Our ideas about vertebrate evolution challenged by a new tree of life

Benedict King, John Long, Mike Lee

    Research output: Contribution to specialist publicationArticle

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    The placoderms were a diverse group of ancient armoured fishes and it’s widely believed that they are ancestral to virtually all vertebrates alive today, including humans.

    Placoderms dominated aquatic environments for 70 million years until they suddenly went extinct some 360 million years ago, paving the way for modern bony fish (osteichthyans) and sharks and rays (chondrichthyans).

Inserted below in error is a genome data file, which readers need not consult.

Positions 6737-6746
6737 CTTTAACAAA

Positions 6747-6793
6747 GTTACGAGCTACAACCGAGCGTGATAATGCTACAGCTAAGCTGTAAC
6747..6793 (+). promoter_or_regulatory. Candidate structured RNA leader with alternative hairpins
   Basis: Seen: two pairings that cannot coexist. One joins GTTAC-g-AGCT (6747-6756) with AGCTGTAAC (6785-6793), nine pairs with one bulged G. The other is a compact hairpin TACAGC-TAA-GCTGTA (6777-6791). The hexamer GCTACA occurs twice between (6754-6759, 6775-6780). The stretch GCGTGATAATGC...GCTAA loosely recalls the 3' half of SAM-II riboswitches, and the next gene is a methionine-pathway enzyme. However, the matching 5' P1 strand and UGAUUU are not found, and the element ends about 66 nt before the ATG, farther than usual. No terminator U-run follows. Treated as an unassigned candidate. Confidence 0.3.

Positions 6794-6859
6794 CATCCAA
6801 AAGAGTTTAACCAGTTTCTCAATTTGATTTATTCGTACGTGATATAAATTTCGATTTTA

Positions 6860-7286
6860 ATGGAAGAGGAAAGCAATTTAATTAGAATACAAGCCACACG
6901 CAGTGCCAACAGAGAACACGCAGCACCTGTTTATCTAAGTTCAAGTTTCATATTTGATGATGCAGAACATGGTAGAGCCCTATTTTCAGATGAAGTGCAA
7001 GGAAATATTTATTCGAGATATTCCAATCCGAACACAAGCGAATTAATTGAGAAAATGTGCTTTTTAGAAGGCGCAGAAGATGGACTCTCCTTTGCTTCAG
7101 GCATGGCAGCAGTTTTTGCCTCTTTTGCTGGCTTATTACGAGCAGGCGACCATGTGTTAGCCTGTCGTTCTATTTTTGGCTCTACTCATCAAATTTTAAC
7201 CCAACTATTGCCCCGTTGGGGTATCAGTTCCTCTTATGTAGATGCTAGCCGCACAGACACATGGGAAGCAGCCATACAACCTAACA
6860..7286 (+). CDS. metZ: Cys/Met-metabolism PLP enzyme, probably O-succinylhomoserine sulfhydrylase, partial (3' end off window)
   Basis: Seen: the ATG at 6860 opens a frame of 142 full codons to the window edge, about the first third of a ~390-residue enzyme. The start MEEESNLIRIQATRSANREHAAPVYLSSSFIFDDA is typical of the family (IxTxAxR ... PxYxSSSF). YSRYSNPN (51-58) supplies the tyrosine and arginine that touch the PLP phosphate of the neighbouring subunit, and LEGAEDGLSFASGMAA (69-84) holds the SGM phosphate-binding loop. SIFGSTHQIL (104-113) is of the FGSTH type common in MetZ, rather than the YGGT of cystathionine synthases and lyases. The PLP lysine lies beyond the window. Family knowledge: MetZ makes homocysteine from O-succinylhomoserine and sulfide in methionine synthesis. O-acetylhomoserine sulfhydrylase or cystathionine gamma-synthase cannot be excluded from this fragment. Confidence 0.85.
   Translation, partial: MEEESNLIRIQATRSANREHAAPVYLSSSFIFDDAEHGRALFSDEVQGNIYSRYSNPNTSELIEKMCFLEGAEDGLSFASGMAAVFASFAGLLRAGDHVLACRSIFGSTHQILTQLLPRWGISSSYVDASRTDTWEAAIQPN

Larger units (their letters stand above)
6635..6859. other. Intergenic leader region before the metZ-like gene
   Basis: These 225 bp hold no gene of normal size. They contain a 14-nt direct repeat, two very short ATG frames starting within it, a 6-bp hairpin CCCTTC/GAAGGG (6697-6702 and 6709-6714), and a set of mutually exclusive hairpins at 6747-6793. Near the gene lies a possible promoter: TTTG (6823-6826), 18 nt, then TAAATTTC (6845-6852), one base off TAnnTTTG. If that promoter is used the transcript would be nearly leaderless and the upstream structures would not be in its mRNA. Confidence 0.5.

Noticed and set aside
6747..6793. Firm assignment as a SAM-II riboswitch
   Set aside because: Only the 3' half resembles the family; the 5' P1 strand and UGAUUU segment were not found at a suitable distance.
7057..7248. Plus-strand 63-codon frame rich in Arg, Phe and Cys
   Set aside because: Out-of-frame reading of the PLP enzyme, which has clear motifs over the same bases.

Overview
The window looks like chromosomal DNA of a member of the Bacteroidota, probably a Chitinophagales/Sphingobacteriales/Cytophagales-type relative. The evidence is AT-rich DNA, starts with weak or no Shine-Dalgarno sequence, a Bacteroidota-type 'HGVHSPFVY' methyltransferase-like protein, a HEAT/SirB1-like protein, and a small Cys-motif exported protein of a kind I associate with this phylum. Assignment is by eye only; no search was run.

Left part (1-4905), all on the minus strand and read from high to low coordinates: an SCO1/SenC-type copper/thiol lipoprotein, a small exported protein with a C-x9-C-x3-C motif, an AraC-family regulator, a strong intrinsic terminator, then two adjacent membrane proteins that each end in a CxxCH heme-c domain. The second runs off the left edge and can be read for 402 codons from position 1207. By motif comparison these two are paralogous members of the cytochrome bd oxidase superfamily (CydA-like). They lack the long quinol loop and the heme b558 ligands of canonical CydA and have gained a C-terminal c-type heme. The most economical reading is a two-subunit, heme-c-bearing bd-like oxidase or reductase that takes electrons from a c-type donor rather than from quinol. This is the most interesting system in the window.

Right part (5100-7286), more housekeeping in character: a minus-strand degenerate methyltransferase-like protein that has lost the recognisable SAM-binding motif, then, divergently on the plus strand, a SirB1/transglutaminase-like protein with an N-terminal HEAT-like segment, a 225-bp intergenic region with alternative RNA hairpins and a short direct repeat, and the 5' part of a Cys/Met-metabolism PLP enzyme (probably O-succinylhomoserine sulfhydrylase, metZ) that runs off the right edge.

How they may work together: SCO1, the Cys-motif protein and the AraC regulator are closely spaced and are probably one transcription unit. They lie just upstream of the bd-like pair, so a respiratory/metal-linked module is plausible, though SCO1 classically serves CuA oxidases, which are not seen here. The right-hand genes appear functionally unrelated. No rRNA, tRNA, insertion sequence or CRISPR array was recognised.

The earliest vertebrates were jawless fishes, and placoderms were among the earliest fishes to evolve jaws, an adaptive breakthrough that contributed to their rapid success.

    Several studies have strongly argued that placoderms are the direct ancestors of all other jawed vertebrates, a huge branch of the tree of life that includes mammals, birds, reptiles, amphibians and most fish.
    Original languageEnglish
    Number of pages5
    Specialist publicationThe Conversation
    PublisherThe Conversation
    Publication statusPublished - 6 Dec 2016


    • Evolution
    • Fish
    • Palaeontology
    • Human evolution


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